RE: Server Architecture
Date: Thu, 03 Jan 2008 23:54:35 +0800
As for "maintenance headache" in terms of patching :
- 5 seperate servers means 5 seperate oracle_homes means that a patch has to be applied 5 times
- virtualisation of 1 phsyical server into 5 virtual servers still means 5 seperate oracle_homes and a patch having to be applied 5 times
- 1 server with 5 seperate oracle_homes is still the same as options 1 and 2.
As for "single point of failure", this could well be in a failover cluster to provide protection from server failure.
As for "licencing", if it were 5 servers of 2 CPUs each, licencing costs would
be for 10 CPUs. And management would be unhappy to see CPUs on some
of these servers being underutilised.
One single larger server with , say, 4 to 8 CPUs, might handle all 5 databases at a lower licencing cost.
True virtualistaion can lower the cost.
But if these were larger environments, say 5 servers of 4 CPUs versus 1 server of 16 CPUs, virtualisation might not be able to deliver as well.
The advantage of sharing multiple CPUs is that there is lesser "slack" in CPU usage.
Hemant K Chitale
At 09:26 PM Thursday, Freeman, Donald wrote:
>I'm certainly not the most experienced DBA on this board but It
>sounds like virtualization without the virtual. It sounds like a
>single point of failure for 5 databases and, yes, it sounds like a
>big maintenance headache. I don't see a licensing impact. You
>have to license for the number of processors on the box
>regardless. Why not virtualize?
>Database Administrator II
>Commonwealth of Pennsylvania
>Department of Health
>Bureau of Information Technology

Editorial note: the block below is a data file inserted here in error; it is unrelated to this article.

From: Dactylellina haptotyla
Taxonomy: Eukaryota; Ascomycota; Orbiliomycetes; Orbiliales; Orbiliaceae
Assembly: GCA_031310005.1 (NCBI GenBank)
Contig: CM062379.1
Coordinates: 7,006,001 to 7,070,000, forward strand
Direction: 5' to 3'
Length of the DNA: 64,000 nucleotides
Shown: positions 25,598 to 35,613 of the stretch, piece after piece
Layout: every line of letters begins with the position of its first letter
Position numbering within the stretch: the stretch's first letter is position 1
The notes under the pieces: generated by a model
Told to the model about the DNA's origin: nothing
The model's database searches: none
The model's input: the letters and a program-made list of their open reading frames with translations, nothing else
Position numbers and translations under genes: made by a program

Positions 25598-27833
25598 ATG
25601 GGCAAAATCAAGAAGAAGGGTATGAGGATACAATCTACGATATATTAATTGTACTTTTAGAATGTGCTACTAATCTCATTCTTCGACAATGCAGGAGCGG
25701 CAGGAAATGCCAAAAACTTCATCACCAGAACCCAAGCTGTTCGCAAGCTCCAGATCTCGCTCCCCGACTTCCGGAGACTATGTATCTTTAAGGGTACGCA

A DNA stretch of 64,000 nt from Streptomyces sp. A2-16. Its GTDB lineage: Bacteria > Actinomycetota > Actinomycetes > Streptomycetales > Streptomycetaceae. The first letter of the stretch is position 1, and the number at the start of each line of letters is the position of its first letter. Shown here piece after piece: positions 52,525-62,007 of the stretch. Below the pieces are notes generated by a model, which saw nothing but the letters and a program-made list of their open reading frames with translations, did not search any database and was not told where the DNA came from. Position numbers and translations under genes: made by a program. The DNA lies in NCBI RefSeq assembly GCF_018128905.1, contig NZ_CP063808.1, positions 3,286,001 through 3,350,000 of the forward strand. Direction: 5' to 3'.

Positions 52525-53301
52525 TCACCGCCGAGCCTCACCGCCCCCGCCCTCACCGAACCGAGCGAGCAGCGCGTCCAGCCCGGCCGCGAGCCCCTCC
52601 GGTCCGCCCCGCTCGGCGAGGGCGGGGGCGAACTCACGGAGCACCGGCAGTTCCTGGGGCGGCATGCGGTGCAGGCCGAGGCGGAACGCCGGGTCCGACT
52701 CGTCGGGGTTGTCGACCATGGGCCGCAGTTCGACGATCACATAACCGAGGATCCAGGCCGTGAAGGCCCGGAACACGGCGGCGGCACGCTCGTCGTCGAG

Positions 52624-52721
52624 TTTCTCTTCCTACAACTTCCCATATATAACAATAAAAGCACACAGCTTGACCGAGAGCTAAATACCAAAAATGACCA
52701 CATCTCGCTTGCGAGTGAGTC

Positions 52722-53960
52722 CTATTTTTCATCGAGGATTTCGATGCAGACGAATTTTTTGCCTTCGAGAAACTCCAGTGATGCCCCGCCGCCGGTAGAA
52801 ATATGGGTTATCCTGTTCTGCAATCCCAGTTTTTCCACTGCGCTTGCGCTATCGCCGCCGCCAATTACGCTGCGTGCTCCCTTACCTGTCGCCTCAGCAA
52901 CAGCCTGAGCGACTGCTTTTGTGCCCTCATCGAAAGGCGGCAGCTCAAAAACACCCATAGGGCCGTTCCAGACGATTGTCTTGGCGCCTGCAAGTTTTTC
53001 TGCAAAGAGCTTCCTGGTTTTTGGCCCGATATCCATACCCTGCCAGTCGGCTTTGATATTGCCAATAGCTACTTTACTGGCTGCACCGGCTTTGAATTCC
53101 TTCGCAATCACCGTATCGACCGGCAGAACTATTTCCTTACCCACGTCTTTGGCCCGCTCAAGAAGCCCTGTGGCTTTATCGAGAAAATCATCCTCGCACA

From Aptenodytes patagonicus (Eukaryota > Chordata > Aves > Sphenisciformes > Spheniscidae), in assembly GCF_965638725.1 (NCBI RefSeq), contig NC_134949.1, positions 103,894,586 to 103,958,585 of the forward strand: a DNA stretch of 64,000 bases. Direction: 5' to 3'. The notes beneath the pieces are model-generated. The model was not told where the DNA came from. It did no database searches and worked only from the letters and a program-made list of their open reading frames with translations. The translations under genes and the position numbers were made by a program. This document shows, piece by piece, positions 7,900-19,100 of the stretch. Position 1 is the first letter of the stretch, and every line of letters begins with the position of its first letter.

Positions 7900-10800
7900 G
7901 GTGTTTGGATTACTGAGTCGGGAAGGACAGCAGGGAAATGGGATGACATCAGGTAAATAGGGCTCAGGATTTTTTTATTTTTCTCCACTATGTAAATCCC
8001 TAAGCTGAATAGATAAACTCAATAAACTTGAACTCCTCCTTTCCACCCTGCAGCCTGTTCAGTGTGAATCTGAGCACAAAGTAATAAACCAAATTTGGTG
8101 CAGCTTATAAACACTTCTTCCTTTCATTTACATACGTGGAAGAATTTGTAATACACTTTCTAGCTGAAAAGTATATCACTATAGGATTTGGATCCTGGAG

>2150 Herr Street
>Harrisburg, PA 17103
>[mailto:oracle-l-bounce_at_freelists.org] On Behalf Of Satheesh Babu.S
>Sent: Thursday, January 03, 2008 12:49 AM
>Subject: Server Architecture
> We have been proposed with following architecture by our
> consultant. I need your expert opinion on this.
> Assume a server got 5 database and all the databases running in
> same oracle version and patchset.
>They are proposing to create 5 unix account. Each unix account will
>have one oracle binaries and corresponding oracle DB. Apart from
>that each unix account will have dedicated mountpoints. In broader
>sense each unix account will be logically considered as one server.
> I am slightly worried about this architecture. Because when this
> architecture goes to production, the impact it will have on
> maintenace going to be huge. Assuming i am having minimum 100 db in
> production( ours is a very large shop) and if i need to apply one
> patch to all these servers going to kill us. Secondly, will there
> be a impact on licensing. I don't think so, but like to check it up
> with you guys. I know it has got some advantage too. But is this
> approach is suitable for large shop like us?